Needle Felting Instructions

  • 01 of 05

    Gather Needle Felting Supplies

    Needle Felting Supplies
    Sarah E. White

    Needle felting is a quick and easy way to add embellishment to plain felted knitting. From simple lines like this tutorial shows to shapes and more complex designs, needle felting is a great way to add a little more interest to plain felting

    What needle felting does is fuse another layer of fiber (be it wool roving, wool yarn, or another piece of felt) onto the base fiber or felted fabric. The same technique can be used to make felted shapes, but for our purposes as knitters working the fiber into a base fabric is the most common use.

    To begin needle felting you'll need to gather a few supplies, all of which should be available at your local craft store:

    • a needle felting brush or piece of foam, which allows the needles to go through the fiber and beyond without damaging the needles or the surface below
    • a needle felting tool, either a single needle or a tool like the one shown, which has four needles inside a plastic sleeve
    • wool roving in various colors, or wool yarn or cut out pieces of felt
    • a felted swatch to practice on or your piece of felted knitting
    Continue to 2 of 5 below.
  • 02 of 05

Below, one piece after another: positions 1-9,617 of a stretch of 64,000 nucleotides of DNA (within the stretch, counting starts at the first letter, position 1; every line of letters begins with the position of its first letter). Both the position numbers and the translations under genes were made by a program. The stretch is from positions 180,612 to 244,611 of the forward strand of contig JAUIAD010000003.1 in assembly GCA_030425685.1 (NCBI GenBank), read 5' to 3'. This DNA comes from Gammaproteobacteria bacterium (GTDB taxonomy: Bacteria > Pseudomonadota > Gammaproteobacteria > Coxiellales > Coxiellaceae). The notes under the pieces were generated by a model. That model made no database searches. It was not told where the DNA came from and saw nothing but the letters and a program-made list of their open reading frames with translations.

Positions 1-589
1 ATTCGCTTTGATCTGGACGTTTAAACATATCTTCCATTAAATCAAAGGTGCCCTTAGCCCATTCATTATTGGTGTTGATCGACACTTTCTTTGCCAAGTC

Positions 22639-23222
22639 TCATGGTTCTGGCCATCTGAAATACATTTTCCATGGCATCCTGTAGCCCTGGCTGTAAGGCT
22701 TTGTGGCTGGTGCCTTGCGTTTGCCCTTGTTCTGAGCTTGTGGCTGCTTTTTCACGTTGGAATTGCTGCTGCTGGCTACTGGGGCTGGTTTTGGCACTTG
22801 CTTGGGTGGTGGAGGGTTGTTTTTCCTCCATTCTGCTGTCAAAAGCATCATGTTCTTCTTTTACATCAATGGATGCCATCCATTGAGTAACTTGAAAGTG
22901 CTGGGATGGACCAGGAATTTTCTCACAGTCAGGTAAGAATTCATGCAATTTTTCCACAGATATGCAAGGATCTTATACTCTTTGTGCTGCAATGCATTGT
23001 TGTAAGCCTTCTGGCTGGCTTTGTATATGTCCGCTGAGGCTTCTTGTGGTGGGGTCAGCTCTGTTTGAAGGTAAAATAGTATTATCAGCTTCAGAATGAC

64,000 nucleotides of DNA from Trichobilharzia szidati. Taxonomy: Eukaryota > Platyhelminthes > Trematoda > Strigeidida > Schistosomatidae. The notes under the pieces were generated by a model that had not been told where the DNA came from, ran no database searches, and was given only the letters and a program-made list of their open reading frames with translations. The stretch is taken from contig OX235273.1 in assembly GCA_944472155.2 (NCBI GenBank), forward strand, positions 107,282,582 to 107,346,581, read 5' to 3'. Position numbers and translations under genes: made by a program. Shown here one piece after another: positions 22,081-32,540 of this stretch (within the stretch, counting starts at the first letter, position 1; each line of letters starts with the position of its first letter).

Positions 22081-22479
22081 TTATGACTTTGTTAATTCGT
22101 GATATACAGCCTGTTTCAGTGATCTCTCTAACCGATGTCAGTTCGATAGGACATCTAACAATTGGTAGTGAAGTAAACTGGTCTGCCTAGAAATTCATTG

Choosing Your Needle Felting Design

    Positioning the Roving for Needle Felting
    Sarah E. White

    Once you have all your supplies together, you need to decide how you would like the finished needle felting embellishment to look. You can make it as simple as adding stripes, as shown, or add dots, shapes or any design you like.

    One easy way to needle felt more complex designs is to use a cookie cutter of the size and shape you want your finished design to be as a guide for placing the wool.

    No matter the design you've chosen, you want to work in smallish sections. Tear or cut a piece of roving and lay it in place to begin your design. Erring on the side of less roving is a fine idea, since you can always add more.

    If you're using yarn as your needle felting material, start with one strand. For a felted shape, simply put it in place where you'd like it to be and you're ready to begin needle felting.

    Remember to always place your base fabric on the needle felting brush or foam before you position the fiber where you want it to go.

    Continue to 3 of 5 below.
  • 03 of 05

    Beginning to Needle Felt

    Needle Felting
    Sarah E. White

    Now you're ready to actually start needle felting. If you have a needle felting tool like the one shown, unlock the sleeve. If you have a single needle, it's already ready to go.

    Though it's pretty obvious, it's worth mentioning that both kinds of needle felting needles are extremely sharp and can do a lot of damage to you and/or your tabletop if not used properly. That's why you should always work with a brush or piece of foam under your work, and you can take the added measure of covering the table if you like as well.